Well 9 Canning Stock Route
Palatji / Weld Springs / Forrest's 'Fort' / Well 9 is a special place. For generations the local Martu people have regarded Palatji as an important source of water, food and other resources and nearby is a significant tjukurrpa (dreaming) site. However, it's also a contested site. John Forrest and his exploration party travelling to the area in 1874, naming it Weld Springs after the colony’s governor, and a conflict ensued with the local Martu people. The spring later became an important stop on the Canning Stock Route, and a watering hole on Glen-Ayle Station.
In 2013, the Western Australian Museum travelled to Palatji / Weld Springs to place interpretation of the stories and history of this site. This web page contains interviews with curator, designer and director of the project; photos and maps of the site; and a brief history of Palatji / Weld Springs and its uses over time.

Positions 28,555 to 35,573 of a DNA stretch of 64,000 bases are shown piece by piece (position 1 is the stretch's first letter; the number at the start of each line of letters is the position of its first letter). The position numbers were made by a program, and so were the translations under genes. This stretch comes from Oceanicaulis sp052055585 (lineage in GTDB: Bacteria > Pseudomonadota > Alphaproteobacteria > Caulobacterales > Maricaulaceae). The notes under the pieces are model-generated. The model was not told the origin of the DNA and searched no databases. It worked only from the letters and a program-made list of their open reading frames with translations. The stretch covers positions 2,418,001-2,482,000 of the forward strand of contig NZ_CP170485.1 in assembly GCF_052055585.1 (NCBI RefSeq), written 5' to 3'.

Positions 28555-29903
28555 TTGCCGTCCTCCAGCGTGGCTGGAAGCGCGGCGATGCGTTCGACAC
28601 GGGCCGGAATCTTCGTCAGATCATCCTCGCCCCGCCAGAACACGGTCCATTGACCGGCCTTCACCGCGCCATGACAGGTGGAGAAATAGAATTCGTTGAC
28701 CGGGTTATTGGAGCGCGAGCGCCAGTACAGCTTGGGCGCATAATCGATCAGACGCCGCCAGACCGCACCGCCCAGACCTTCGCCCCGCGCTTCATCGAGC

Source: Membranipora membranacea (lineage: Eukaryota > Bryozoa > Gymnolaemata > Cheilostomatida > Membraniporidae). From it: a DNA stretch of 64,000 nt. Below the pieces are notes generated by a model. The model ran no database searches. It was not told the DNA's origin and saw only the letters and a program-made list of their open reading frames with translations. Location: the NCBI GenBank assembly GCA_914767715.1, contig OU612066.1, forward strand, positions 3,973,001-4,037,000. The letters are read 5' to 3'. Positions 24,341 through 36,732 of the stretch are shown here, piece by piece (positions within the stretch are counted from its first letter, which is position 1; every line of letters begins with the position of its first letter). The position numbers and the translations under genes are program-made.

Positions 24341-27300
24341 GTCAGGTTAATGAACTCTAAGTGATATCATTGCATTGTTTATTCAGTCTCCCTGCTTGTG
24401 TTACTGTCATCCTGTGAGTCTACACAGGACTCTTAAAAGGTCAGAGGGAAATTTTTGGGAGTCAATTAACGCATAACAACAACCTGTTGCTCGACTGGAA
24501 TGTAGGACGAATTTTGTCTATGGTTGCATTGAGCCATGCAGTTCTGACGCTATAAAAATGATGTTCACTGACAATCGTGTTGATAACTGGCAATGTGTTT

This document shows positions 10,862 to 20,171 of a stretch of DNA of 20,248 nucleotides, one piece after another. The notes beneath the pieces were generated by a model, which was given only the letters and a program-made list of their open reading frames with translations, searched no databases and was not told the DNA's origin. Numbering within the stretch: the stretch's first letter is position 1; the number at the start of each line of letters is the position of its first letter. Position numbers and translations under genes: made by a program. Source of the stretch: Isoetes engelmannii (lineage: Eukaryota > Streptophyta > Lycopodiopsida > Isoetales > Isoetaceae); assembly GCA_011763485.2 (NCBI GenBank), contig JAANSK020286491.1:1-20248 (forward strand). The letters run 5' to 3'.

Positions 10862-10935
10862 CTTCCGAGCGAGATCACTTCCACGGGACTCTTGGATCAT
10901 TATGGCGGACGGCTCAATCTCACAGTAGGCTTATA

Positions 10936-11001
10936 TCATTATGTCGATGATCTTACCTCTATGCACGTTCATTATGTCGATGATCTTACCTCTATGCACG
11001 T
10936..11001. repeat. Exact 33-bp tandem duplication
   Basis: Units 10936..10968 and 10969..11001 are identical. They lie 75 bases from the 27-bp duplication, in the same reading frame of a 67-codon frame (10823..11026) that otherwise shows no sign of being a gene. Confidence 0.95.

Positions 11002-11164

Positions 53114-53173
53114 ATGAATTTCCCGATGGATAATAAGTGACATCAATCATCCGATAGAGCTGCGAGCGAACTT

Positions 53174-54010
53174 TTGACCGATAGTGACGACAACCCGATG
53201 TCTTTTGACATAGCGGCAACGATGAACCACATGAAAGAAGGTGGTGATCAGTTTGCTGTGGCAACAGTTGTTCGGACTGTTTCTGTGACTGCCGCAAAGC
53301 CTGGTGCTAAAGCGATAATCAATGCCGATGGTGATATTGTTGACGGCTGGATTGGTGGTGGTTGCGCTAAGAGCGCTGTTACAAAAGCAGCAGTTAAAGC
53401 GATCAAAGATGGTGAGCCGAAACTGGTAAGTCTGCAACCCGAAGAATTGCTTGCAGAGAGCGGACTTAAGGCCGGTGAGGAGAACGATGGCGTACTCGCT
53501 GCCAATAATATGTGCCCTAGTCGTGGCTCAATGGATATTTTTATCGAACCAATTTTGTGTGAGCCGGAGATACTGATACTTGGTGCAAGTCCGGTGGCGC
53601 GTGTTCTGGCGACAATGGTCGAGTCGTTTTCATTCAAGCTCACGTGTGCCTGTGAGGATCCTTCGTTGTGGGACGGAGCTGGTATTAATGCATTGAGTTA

Image Copyright WA Museum Well 9 Sign
Image Copyright WA Museum Well 9 Panorama
Image Copyright WA Museum Well 9 Camp
Image Copyright WA Museum Stockyard
Image Copyright WA Museum Stockyard 2
Image Copyright WA Museum Palatji Sign
Image Copyright WA Museum Palatji Sign and Fort Signs
Image Copyright WA Museum Install team Well 9 Sign
Image Copyright WA Museum Install Team Palatji Sign
Image Copyright WA Museum Install Team Palatji Sign 2
Image Copyright WA Museum Install Team Glen Ayle Yard Sign
Image Copyright WA Museum Glen Ayle Yard Sign
Image Copyright WA Museum Fort
Image Copyright WA Museum Fort Sign
Image Copyright WA Museum Flora Hill View
Image Copyright WA Museum Flora Hill View 2
Image Copyright WA Museum Bush Tobacco Spring
Image Copyright WA Museum Bush Tobacco Spring 2